Watching a meteor shower is another activity that all members of the family can enjoy, young and old alike. All that’s needed are a clear sky with a good view in the direction of the shower’s radiant (the point in the sky where the meteors appear to spray out from), a comfortable chaise lounge, and maybe a blanket or sleeping bag to stay warm. The best showers are the Perseids in August and the Geminids in December, but there are many others throughout the year that are still worth watching. To learn more about these annual events, see: Meteors and meteor showers.

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The Milky Way's Butterfly Nebula, NGC 6302, lies roughly 3,800 light-years from Earth. 

NASA, ESA, and J. Kastner (RIT)

Deep-sky objects

Beyond our solar system, scattered among the distant stars, are an amazing array of deep-sky objects: star clusters, nebulae, and galaxies, to name a few. Some are easy to find, while others are challenging. 

Our guide, The deep sky, not only explains the different types of objects awaiting your visit, it also offers a list of the best ones visible across the sky. Start with the brightest that are up tonight and then expand to find as many you can from your location. Have everybody look at each and discuss the similarities and differences you all see. You might be surprised at how differently various observers see the same target.

To find your way to these wonders, though, you’ll need a map. Use Astronomy StarDome interactive star chart to located and plot your favorite constellations, planets, deep-sky objects, and more.

Constellations

Our ancient ancestors saw patterns in the night sky becoming the constellations we know today. Follow in their footsteps and create your own nighttime pictures and stories. 

Miguel Claro, Portugal

The naked-eye sky

The stars that you see on clear nights are the same stars our ancient ancestors saw before recorded history. The patterns our forebearers drew among those stars — representing things, creatures, or beings that they wanted to memorialize for future generations — are the basis for our modern-day constellations.

Identifying those constellations is a traditional first step for many new stargazers. And you can use Learn the constellations as your tourist guide for your journey.

If you have young children, why not also let them make up their own constellations by playing connect-the-dots with the stars? Gather your family together and see who can come up with the most creative patterns. Of course, you and your family may already know some familiar figures in the sky, like the Big Dipper or maybe Orion the Hunter. But forget them all. Create your own patterns. Some may be small, while others may span the entire sky. Tell everyone to let their imaginations run wild. Nothing is too out-of-this-world, and anyway, that’s just imitating what our ancestors did.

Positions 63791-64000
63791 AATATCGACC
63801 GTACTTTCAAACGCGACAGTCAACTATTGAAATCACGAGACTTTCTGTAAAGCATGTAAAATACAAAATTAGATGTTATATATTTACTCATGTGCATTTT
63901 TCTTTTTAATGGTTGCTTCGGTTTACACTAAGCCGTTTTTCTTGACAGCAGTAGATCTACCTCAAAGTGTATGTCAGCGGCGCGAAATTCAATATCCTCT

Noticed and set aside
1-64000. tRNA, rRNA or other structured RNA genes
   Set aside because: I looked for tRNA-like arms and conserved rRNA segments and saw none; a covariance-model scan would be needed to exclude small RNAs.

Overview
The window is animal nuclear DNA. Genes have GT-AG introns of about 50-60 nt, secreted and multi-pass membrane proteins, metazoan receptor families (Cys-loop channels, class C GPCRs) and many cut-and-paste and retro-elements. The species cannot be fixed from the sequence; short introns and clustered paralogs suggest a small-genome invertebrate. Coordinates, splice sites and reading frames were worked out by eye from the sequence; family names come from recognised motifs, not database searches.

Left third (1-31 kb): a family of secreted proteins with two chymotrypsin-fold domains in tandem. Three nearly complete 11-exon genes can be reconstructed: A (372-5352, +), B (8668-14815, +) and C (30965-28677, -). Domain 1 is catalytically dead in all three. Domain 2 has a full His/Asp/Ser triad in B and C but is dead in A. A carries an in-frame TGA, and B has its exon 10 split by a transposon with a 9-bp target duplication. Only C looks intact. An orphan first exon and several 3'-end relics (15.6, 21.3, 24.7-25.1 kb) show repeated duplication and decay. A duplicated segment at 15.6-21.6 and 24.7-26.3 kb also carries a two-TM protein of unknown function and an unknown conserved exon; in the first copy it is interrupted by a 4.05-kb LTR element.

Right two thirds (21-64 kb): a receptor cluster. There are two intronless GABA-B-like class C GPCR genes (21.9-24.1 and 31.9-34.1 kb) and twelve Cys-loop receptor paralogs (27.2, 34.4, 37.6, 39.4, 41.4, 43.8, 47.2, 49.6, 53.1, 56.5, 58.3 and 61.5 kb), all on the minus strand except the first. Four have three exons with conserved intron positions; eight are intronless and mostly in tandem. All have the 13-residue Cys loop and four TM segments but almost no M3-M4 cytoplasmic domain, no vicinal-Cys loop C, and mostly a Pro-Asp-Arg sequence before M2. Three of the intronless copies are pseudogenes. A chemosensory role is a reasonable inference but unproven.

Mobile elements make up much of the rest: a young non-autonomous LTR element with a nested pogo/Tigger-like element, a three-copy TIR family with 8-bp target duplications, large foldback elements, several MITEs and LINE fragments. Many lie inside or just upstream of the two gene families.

The sky charts that appear every month in Astronomy magazine represent the sky as seen in that month’s evening sky. But what if you are an early riser? Stars are still visible at 4 A.M., so to identify those, many stargazers use planispheres. A planisphere is essentially an “adjustable” star chart that can be set to match the exact month, day, and hour when you’re observing the sky.

You can purchase many well designed planispheres from large local bookstores and museum gift shops, as well as online retailers. But if you are looking for a fun daytime family project that can be used the very same night, why not make your own? Several web sites offer printable templates. My favorite, both for its high-quality graphics and simple instructions, is Uncle Al’s Star Wheel from the Lawrence Hall of Science. Just make sure to print the patterns on heavy cardstock for best results.

To learn about what stars are made of, astronomers use special instruments attached to telescopes called spectroscopes. And it’s easy to make a homemade spectroscope too! While not designed to examine stars, they can be used to analyze sources of light here on Earth. To make yours, follow the instructions on the sci-toys.com website. When complete, use it to survey different types of lights around your home and neighborhood. You will discover, for instance, that incandescent lights will display different spectra than fluorescent bulbs.

Your itinerary is set. Now, it’s time to pack your virtual bags and set out on your family staycation to the stars. The universe awaits. Bon voyage!